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Re: [IP] Re: Glucose meters ...arrcchhhgggh!

At 08:57 AM 10/24/2001, you wrote:
>Okay, folks, I need some of your expert input on this.
>What's the deal with different brands of glucose meters giving very
>disparate readings within seconds of each other?  I've been using a One
>Touch Basic (is that outdated already?) but wanted another meter to keep at
>work so I wouldn't have to keep lugging the same one around.  So I grabbed
>an AtLast metering system (a sample) from my doctor's office and ordered
>gobs of lancets and strips to use with it.
>Trouble is, I get different readings from the two meters, when one sample
>is taken directly after the other!  And I mean 12-15 points difference!
>What's the deal here?  I did read somewhere that the AtLast system, which
>uses samples from the forearm, is only good for fasting bgs, but all I've
>done have been fasting, and still there is a significant discrepancy.  Can
>anyone help explain this?
>Thanks so much,

First of all, I am a user, not an expert. There are several issues that 
could account for that level of difference.

1, Home test meters are designed/constructed and tested to give reading 
with an allowable error up to 20%. Your 12-15 points is within this limit.

2. The One Touch Basic is calibrated to give readings as the concentration 
of glucose in whole blood (the total sample) while I believe (??) the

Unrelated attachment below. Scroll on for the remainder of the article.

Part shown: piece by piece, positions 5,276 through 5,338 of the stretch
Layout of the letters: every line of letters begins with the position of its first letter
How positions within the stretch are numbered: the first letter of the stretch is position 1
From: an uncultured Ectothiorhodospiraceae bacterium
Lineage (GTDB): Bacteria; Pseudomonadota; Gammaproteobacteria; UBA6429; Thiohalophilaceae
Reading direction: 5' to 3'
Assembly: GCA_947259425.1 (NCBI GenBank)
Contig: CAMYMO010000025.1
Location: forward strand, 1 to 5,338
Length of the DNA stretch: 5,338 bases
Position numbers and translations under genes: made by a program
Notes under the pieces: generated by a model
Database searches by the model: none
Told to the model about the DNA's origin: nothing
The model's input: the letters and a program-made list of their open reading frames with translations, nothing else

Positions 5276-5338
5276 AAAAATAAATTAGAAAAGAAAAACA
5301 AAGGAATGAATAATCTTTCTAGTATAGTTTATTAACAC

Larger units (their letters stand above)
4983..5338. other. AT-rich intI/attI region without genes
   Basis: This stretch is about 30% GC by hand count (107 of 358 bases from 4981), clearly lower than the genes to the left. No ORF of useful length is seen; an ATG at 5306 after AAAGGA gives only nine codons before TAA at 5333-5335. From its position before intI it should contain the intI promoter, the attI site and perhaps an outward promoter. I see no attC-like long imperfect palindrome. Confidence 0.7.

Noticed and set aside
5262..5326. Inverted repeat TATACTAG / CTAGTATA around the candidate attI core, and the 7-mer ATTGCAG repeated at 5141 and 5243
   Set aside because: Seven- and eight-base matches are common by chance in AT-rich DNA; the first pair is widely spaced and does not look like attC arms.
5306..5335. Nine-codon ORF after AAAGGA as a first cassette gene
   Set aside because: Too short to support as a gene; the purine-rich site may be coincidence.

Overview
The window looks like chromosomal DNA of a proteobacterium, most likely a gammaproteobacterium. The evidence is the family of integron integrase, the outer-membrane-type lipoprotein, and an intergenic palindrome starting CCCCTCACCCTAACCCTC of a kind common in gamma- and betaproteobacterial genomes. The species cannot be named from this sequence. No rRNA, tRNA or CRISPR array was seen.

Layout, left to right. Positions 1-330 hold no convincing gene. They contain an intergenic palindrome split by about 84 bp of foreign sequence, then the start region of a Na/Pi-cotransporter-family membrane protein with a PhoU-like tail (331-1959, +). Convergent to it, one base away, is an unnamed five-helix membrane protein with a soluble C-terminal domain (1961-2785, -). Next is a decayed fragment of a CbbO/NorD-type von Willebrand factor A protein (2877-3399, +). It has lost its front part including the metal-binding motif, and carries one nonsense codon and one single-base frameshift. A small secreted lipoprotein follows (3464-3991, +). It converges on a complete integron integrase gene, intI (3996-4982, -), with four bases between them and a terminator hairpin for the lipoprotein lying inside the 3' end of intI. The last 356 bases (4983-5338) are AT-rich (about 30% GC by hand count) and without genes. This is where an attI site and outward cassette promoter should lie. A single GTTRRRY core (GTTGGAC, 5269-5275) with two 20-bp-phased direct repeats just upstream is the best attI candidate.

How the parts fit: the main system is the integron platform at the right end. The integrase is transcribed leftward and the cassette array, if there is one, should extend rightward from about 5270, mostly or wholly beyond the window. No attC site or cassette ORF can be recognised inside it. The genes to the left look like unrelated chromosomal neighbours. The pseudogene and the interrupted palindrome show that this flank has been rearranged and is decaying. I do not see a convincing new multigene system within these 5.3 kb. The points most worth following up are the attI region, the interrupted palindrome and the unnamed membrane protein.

AtLast is calibrated to read glucose concentration in blood plasm. 
Typically for the same sample a meter calibrated for whole blood will read 
about 12% lower than one calibrated for plasma. This is normal and simply 
reflects the fact that all the free glucose is in the plasma which is a 
slightly smaller volume than the whole blood.

3.  Finger stick samples and forearm sample can give statistically 
different results. This is particularly true if the glucose level is 
changing rapidly. The forearm results tends to lag slightly behind that of 
the finger. This is documented in a report available from TheraSense 

The recommendation I have heard many times is that if you use more than one 
meter they should be the same brand/model using the same type test strips 
(preferably the same lot of strips if possible). I also avoid switching 
from finger to arm and do all of my test with samples from the forearm.

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